When we think about “financial success,” we often think of immediate and big gains: stocks that multiple overnight, big payday, bonus, etc. The reality is quite different: financial success comes to those that work hard and smart, plan for it, and then take patient and steady approach.

The book, which was written in the 1920s by an American author, shares stories that are mostly about a wise man Arkad and how he achieved financial wellness.

Arkad’s main rules are simple:

  • Save 10% of your income

  • Spend less than you earn, after you put away that 10%

  • Once you have a nice amount of money saved up, don’t keep it idle but instead make it work for you. i.e., invest it somewhere so it earns money.

  • Invest it wisely, don’t invest in the areas you don’t understand without an expert guiding your way. Make sure you can get the principal back safely.

  • Own the place you live in, i.e., don’t pay rent

  • Insure your life, your earnings where applicable

  • Increase your capacity to earn by acquiring skills and knowledge.

Now you could argue with some of the points here, but the principles in general are very sound. Save part your income, don’t spend lavishly, then start investing and get back principal AND interest, while keeping insurance around and all the time seeking for ways to improve your ability to earn. Can’t go wrong with that.

Some of the other things that caught my eye were around how you go about saving money. When you start to save, don’t go crazy and frugal to the max, just make sure you start with 10% savings, and that’s a good enough start.

However do analyze your spending and see if there are expenses there that can be cut (but again, within reason). Sometimes we forget subscriptions/services that we keep, and perhaps those can be avoided.

And one of my favorite: “Opportunity is a haughty goddess who wastes no time with those who are unprepared.” When the opportunity comes, those that take it benefit, and to take it you have to be ready – you just never know when it will come.

Experiment: taking notes while reading

This seems to be a common evolution for non-fiction readers:

  1. A love for reading leads to various fiction books. A thought of reading non-fiction does not enter one’s mind.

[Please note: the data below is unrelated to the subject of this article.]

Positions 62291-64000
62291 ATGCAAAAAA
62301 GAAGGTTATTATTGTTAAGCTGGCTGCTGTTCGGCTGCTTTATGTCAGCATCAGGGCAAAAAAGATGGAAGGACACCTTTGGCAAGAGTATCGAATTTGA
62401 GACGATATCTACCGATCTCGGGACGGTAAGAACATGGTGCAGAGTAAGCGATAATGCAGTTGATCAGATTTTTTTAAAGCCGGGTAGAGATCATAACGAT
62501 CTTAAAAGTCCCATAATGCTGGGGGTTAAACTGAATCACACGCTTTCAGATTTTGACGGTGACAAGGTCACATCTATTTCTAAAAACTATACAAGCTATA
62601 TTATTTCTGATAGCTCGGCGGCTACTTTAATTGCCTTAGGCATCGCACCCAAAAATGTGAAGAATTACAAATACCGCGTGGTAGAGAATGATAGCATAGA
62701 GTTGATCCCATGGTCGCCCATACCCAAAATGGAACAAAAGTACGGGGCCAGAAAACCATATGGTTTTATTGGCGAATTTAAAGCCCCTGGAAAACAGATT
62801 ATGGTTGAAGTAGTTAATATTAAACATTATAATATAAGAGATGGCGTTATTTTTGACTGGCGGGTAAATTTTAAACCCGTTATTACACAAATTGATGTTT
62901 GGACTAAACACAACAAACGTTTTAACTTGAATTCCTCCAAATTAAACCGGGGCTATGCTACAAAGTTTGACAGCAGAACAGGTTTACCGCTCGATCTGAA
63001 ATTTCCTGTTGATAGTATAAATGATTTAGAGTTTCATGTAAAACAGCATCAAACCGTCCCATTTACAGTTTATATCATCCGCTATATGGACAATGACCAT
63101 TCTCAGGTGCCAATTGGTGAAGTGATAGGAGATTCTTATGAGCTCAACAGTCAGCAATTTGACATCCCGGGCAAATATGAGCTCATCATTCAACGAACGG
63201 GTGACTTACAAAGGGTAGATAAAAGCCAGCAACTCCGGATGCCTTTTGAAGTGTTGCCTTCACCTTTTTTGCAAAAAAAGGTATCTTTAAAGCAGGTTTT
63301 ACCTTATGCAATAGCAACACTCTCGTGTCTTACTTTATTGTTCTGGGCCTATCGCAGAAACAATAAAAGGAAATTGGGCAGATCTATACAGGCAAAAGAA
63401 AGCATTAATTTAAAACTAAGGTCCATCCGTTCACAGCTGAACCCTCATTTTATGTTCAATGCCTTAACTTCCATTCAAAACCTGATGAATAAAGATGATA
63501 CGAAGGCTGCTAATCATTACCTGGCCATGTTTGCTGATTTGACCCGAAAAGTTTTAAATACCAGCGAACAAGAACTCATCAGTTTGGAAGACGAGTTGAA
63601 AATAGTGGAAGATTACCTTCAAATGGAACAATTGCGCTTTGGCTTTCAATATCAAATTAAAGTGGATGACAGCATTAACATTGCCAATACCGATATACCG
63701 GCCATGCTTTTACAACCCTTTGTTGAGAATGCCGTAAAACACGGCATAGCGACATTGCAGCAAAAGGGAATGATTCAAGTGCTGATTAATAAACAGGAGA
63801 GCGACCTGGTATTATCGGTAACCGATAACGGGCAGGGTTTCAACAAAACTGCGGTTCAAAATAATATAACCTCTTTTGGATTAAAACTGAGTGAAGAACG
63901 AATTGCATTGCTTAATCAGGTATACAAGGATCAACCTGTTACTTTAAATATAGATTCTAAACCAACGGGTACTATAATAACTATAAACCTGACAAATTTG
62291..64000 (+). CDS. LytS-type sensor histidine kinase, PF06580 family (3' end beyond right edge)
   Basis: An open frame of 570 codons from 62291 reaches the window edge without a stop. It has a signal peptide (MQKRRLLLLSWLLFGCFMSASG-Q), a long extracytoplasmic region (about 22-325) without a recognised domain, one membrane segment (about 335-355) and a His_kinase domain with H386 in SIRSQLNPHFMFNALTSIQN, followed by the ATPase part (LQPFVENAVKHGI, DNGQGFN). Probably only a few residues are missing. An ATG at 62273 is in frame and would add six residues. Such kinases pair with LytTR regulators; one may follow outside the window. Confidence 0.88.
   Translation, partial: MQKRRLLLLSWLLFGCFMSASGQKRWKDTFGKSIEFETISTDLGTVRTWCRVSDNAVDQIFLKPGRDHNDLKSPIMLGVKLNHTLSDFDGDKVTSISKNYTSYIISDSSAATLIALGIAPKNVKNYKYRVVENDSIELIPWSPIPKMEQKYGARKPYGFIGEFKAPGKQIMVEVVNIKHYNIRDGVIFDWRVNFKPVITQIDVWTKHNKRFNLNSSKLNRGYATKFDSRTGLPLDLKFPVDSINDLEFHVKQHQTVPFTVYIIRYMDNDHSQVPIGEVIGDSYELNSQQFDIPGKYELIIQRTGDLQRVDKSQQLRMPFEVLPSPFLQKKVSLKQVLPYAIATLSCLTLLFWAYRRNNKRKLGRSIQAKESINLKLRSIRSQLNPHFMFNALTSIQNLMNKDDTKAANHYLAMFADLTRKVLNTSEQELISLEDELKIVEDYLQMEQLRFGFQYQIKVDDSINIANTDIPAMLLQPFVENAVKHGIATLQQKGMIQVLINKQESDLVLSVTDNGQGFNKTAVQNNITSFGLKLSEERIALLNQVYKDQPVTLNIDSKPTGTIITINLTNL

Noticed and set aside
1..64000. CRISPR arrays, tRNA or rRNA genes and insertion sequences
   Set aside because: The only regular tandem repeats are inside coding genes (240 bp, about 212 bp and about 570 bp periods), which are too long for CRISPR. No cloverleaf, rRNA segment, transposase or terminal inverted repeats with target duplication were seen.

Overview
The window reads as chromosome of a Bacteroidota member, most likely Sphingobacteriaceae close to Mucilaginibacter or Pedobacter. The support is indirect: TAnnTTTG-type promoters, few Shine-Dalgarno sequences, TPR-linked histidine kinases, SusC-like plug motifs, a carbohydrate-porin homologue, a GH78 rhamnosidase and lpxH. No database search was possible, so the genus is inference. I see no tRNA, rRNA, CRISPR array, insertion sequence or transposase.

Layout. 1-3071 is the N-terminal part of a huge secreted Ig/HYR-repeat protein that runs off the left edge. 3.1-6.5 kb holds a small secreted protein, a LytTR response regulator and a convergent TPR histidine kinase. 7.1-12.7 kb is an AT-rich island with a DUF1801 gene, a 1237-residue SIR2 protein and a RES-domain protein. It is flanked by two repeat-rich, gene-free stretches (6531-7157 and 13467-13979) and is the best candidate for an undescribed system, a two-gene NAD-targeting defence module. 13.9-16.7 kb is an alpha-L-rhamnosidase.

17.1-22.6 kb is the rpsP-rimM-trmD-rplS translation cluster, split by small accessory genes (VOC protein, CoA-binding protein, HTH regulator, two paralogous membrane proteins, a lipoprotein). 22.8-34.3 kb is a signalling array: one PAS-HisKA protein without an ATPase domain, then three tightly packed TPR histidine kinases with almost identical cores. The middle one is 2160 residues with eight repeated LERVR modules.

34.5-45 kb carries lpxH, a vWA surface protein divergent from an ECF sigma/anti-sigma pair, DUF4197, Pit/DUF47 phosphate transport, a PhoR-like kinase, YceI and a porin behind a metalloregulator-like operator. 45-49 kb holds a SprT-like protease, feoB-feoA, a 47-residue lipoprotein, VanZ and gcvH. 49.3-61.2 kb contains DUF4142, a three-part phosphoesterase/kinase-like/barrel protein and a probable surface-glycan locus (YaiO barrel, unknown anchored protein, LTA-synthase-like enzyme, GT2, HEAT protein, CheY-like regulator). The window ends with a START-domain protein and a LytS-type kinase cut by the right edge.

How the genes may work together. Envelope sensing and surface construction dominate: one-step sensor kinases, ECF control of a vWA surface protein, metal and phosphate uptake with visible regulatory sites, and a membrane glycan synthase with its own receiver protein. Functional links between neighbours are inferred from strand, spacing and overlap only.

2. Continued love for reading and desire to learn more leads to an occasional non-fiction selection.
  3. Non-fiction starts to dominate the reading list until eventually a fiction book is a rare choice.
  4. The realization that “plowing through” non-fiction in the same fashion as fiction leads to forgetting the content way too easily — some sort of notes / review process is added.
  5. Notes / review process evolves as one gains experience with it.

If you read a lot of non-fiction and haven’t started taking notes, I would highly recommend doing so. It might seem like a daunting task at first, but it is actually not that bad and enhances the overall satisfaction with your reads.

The simplest form of note taking is summarizing the book after you read it. I’ve been doing this for six years and have found it to be very useful. It’s a good way to refresh yourself on what the book was about in case you need to make a recommendation to another reader. Summaries also come in handy when you need information that you know you read about but are not sure which book contains it. Often the summary will remind you which one it was.

I’ve found that doing a summary right after finishing the book is the best way to go about it. Make sure you record it somewhere that you can easily go back to when you need it. Google Docs is good and simple, or you can use something more sophisticated like goodreads.com. I wrote a book site for myself that anyone can create an account on and use: trackmybooks.appspot.com. Goodreads is too noisy / distracting for me for this purpose.

For a couple months now I’ve been running an experiment of taking notes while reading. It is a much more intense and in-depth process than summarizing a book. I’ve used it for three books so far and I am enjoying the process immensely.

What held me back from taking notes while reading was fear that it will prolong the reading time greatly, and make it less enjoyable. However, if you change how you read books and combine it with the constant analysis, review, and questioning of the material it leads to a greater understanding, and greater enjoyment. You really start to “feel” the book instead of passing it through your thoughts. And instead of simply reading the book from start to finish, now I do this:

  • Quickly review the book online either on Amazon or Wikipedia to see what is a point the author is trying to make.
  • Get some quick info on the author and what is the author known for.
  • Look at the table of contents and note the name of each chapter so you familiarize with how the book will flow
  • Now read through each chapter: look at the title, for each paragraph read first and last sentences to see if you get the idea of the paragraph and if it is necessary to dig in more.
  • While doing this, summarize what you are reading in your notes, but in your own words. Ask questions, verify the strong points author tries to make: do you agree or disagree? does the point make sense? what are others saying about it? The actual place where I take notes right now is a simple paper notebook. Not sure how that will hold up and how I will go about digitizing this.

Essentially you are studying the material. I am still a rookie at this and I am sure my note process will change as I go. My notes might still be too passive, still follow the book too much vs being my own voice. Or maybe not, I just need to continue doing this and evaluate how I feel about the process as I go, and adjust.

Some of the interesting links I found when researching how others take notes:

I think the key is to start simple, not too worry too much if you have the right approach, just pick one and evaluate and then adjust as you go. Personally, I will continue to develop the note taking approach and looking forward to seeing where it will take me.